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The Impact of Tumescent Technique on Outcomes of Autologous Breast Reconstruction
Christina R Vargas1; Pieter G Koolen1; Joseph A Ricci1; Bernard T Lee1
1Beth Israel Deaconess Medical Center / Harvard Medical School, Boston, MA

Background: Use of the tumescent dissection technique during mastectomy has been reported to facilitate development of a hydrodissection plane, shorten operating time, reduce blood loss, and provide additional analgesia. Other studies suggest that tumescent dissection has a negative impact on post-operative complications following immediate implant placement, however, the effect on autologous reconstruction has not been established.

Methods: A retrospective review was conducted of all immediate autologous breast reconstruction procedures at a single academic center between January 2004 and December 2013. Patient records were queried for age, BMI, diabetes, active smoking, pre-reconstruction radiation therapy, mastectomy weight, and tumescent technique during mastectomy. All post-operative occurrences of breast hematoma, seroma, and mastectomy skin necrosis were noted.

Results: A total of 698 immediate autologous post-mastectomy breast reconstruction flaps were performed during the study period; mean patient age was 49.38.3 years and average mastectomy weight was 769.3413 grams. 49.2% of the mastectomies were performed using the tumescent dissection technique. Univariate analysis revealed no significant difference in the incidence of breast hematoma (p=0.779), seroma (p=0.180), or mastectomy skin necrosis (p=0.688) in patients undergoing tumescent dissection during mastectomy. Multivariate analysis, adjusted for clustering related to bilateral reconstruction, also demonstrated no significant association between the use of tumescent technique and post-operative breast hematoma (p=0.978), seroma (p=0.340), or mastectomy skin necrosis (p=0.759).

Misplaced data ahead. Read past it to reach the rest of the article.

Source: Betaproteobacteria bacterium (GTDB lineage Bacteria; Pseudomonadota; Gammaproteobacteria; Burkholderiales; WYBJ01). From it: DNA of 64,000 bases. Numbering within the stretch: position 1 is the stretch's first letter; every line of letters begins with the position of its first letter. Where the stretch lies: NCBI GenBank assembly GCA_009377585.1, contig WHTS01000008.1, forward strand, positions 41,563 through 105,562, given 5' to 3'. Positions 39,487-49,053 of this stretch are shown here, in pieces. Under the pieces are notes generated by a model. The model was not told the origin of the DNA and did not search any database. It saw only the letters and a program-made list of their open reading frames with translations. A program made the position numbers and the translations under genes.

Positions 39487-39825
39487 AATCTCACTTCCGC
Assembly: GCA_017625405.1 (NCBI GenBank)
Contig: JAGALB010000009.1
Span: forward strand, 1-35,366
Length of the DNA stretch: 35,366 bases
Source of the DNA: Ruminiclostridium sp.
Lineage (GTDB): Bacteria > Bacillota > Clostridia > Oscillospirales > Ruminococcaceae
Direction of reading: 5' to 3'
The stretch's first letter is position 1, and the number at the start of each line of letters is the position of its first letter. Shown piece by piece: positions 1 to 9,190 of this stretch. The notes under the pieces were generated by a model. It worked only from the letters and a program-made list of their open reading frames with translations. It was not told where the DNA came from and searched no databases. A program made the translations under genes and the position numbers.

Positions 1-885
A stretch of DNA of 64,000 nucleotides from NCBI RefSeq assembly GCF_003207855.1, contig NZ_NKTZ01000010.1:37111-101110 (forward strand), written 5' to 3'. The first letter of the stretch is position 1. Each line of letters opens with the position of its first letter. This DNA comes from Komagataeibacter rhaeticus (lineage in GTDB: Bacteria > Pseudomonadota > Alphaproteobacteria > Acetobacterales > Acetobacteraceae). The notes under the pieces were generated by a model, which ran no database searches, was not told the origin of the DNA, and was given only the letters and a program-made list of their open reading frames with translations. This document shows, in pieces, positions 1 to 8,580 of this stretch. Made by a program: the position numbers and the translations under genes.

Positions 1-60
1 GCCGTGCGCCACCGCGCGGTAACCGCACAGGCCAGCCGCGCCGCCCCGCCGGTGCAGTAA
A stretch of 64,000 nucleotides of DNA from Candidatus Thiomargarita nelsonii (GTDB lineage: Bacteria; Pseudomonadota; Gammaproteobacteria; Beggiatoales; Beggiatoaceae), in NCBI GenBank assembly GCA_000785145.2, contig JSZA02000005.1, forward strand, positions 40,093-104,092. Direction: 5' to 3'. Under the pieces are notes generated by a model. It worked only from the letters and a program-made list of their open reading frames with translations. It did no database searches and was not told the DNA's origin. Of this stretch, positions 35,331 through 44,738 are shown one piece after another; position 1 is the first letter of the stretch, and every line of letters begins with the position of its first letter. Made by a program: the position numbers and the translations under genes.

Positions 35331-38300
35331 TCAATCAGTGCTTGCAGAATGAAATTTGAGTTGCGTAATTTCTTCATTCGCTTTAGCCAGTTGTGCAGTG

Conclusion: Use of the tumescent dissection technique during mastectomy is not significantly associated with adverse outcomes following autologous breast reconstruction. Despite concern for its impact on implant reconstruction, our findings suggest that this method can be used safely preceding autologous procedures.

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